A God-Planned Life

Ephesians 2:8-12 ; Romans 12:1-3


We read of Epaphras that he prayed for the saints that they might stand perfect and complete in all the will of God.

The will of God toward us should ever be the chief quest of our lives. What does God want me to do, and what does He want me to be? that is the supreme question for each of us.

On one occasion certain ones told Christ that His mother and His brethren sought Him. The Lord said, "Who is My mother? and who are My brethren? * * whosoever shall do the will of My Father which is in Heaven."

Of Himself, Christ said, "Lo, I come: in the volume of the Book it is written of Me, I delight to do Thy will, O My God."

The will of God should be our chief delight.

There are some people who imagine that God's will is to be dreaded. Shall we imagine that a loving, Heavenly Father would seek the undoing of the obedient and yielded life? God forbid. God said, "Oh that My people had hearkened unto Me, * * I * * should have fed them with the finest of the wheat."

We need to be like Habakkuk, who said: "I will stand upon my watch, and set me upon the tower, and will watch to see what He will say unto me." Along with these words from the Prophet we need to link the words of Mary, which she spoke to the servants at Cana of Galilee, concerning the water pots, "Whatsoever He saith unto you, do it."

When David Livingstone was found by Henry M. Stanley, he was far from civilization, in the heart of Africa. Stanley pled with him to return to England, where great honor from royalty and from the masses awaited him. Livingstone is refuted to have said, "I would rather be in Africa in the will of God, than to be feasted and feted by royalty in England."

Let the chief quest of our life, then, be God's precious will.

The Lord is all my life, and light,

He leads me through the darkest night;

His will is mine throughout each day,

My will, to please Him ev'ry way.

In Him I find my greatest joy,

My riches are without alloy;

I know no pleasure, but His will,

I seek His orders to fulfill.

I am for Him, He is for me,

In Him, my all in all, I see;

I seek the favor of His face,

My highest joy, His smile, His grace.


1. By grace have ye been saved. As we think of what we were in sin, and of what we are since we are saved, we can say that God by grace hath saved us. There is nothing that we could have done which could have wrought the change. We had never come to God except love had sought us, except the Blood had bought us, and except grace had brought us to the fold.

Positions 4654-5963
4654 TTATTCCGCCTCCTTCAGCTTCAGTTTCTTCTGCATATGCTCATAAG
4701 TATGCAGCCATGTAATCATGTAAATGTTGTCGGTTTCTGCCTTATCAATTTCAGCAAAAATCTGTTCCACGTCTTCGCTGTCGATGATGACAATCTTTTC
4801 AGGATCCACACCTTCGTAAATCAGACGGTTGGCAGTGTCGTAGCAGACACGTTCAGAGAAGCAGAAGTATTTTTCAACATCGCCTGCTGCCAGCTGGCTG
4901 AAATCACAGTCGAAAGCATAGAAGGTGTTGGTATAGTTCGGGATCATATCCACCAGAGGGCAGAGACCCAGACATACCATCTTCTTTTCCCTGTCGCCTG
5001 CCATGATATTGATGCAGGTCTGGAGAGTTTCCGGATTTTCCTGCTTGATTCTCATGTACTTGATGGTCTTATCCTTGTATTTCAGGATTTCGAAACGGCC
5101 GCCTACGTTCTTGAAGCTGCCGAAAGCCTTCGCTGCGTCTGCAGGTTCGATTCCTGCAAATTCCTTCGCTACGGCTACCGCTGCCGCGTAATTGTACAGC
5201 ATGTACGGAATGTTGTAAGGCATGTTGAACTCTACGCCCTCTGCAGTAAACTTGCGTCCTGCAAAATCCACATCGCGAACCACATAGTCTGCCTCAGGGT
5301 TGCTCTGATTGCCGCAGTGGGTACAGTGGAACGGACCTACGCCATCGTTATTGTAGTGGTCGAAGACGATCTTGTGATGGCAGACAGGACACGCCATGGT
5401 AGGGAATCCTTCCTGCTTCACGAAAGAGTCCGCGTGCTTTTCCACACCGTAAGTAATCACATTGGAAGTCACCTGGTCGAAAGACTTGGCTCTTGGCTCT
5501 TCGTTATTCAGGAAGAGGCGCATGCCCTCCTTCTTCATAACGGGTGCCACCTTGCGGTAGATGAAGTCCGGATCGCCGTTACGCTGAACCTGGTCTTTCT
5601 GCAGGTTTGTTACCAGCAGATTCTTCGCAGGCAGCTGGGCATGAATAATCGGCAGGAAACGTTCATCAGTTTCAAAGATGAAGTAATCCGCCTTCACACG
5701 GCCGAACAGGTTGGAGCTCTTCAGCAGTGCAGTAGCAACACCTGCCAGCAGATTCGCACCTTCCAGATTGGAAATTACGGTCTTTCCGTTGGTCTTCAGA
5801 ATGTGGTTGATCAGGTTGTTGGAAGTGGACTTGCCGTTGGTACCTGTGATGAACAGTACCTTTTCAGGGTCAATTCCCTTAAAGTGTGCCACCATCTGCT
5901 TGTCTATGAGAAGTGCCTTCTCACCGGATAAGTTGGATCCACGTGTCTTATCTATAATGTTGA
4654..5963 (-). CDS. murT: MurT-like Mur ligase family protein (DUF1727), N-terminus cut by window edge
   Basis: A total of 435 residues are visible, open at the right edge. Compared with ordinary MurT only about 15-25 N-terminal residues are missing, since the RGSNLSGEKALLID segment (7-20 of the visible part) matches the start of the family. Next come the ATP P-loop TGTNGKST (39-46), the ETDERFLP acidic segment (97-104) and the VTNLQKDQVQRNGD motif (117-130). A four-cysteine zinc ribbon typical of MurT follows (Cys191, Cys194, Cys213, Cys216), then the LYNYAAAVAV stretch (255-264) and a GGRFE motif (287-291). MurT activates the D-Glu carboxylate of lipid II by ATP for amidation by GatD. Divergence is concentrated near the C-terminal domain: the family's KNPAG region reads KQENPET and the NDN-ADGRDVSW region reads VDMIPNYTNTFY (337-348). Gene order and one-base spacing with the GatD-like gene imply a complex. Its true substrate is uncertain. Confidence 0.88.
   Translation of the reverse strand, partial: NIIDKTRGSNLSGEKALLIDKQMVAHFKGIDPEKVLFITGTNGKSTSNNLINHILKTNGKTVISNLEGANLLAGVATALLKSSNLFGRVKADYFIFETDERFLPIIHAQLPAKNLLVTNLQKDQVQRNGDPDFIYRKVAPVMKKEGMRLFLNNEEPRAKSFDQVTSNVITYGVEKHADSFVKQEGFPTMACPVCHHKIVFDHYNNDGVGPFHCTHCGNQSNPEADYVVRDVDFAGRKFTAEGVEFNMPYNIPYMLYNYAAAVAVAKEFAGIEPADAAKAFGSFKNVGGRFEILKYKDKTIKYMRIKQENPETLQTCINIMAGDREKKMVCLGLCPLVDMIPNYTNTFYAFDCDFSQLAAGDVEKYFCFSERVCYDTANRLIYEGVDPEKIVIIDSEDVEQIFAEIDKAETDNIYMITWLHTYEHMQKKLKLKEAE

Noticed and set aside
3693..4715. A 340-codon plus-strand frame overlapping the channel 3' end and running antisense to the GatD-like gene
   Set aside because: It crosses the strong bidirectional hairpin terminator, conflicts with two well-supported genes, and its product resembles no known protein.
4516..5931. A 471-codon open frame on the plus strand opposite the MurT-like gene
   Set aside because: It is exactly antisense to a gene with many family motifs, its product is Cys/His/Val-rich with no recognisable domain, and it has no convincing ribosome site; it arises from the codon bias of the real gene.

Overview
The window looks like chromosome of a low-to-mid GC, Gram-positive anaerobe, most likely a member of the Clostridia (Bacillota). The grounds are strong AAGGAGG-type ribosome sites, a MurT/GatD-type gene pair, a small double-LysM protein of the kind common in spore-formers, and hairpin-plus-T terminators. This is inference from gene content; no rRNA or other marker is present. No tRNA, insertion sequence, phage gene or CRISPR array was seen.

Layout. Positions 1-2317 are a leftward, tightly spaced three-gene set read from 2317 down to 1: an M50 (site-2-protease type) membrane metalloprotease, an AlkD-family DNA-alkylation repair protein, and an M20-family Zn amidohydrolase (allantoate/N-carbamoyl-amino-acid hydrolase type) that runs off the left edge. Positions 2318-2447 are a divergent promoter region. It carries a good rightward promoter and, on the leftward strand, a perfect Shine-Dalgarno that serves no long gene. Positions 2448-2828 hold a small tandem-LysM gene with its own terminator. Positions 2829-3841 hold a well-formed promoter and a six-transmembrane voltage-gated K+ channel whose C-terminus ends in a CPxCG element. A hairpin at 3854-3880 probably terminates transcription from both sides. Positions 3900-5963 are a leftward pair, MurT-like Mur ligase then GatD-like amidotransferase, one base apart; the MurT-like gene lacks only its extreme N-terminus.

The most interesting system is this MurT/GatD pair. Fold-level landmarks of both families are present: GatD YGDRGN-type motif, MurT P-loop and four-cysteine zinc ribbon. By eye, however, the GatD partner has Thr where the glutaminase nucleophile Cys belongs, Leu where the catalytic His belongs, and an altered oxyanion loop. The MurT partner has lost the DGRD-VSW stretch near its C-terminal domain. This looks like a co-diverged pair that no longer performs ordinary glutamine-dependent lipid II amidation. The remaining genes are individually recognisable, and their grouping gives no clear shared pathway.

2. Through faith are ye saved. God's grace became operative in us only as our faith accepted the Calvary work of Christ in our behalf. There is a passage in Hebrews which reads: "He that cometh to God must believe that He is."

Salvation is through faith, but even that faith is the gift of God.

3. Not by works are we saved. It is not by anything which we could have done that we found Christ. Before we were saved our works were dead works, unacceptable with God. Even our righteousnesses were but filthy rags in His sight.

"Could our tears forever flow,

Could our deeds no respite know;

All for sin could not atone,

Christ must save, and He alone."

4. We are His workmanship. Our redemption was purposed by the Father, made possible by the Son, and perfected by the Holy Ghost. The new man is God's workmanship, because the new man is created by God in Christ Jesus. It is impossible for us to create anything.

We read, "If any man be in Christ, he is a new creature: old things are passed away; behold, all things are become new." We are a new creature, because we are a new creation. It is for this cause that we read again, "Put on the new man, which after God is created in righteousness and true holiness."

Let us remember first of all that we are God's workmanship, God's creation.


1. Good works could not save us. We would not tarry here long. This was plainly set forth when it was stated that we were saved, not by works. We would emphasize, however, this needed message.

From many sides do we hear the words, "I am doing the best I know"; or, "I am doing all I can." Some say that they are trying to be Christians, or, that they are endeavoring to love everybody. They think that if they pay their debts and go to church, and do unto others as they would be done by, that they are saved. All such hopes are vain.

2. We are saved unto good works. We can do nothing to become a Christian. We should do everything that becomes one. Before our salvation our works were dead works, evil works, unacceptable to God. Since our salvation we are called to good works. We are taught that we should walk in them.

The harvest fields are calling for laborers, and we are God's husbandry.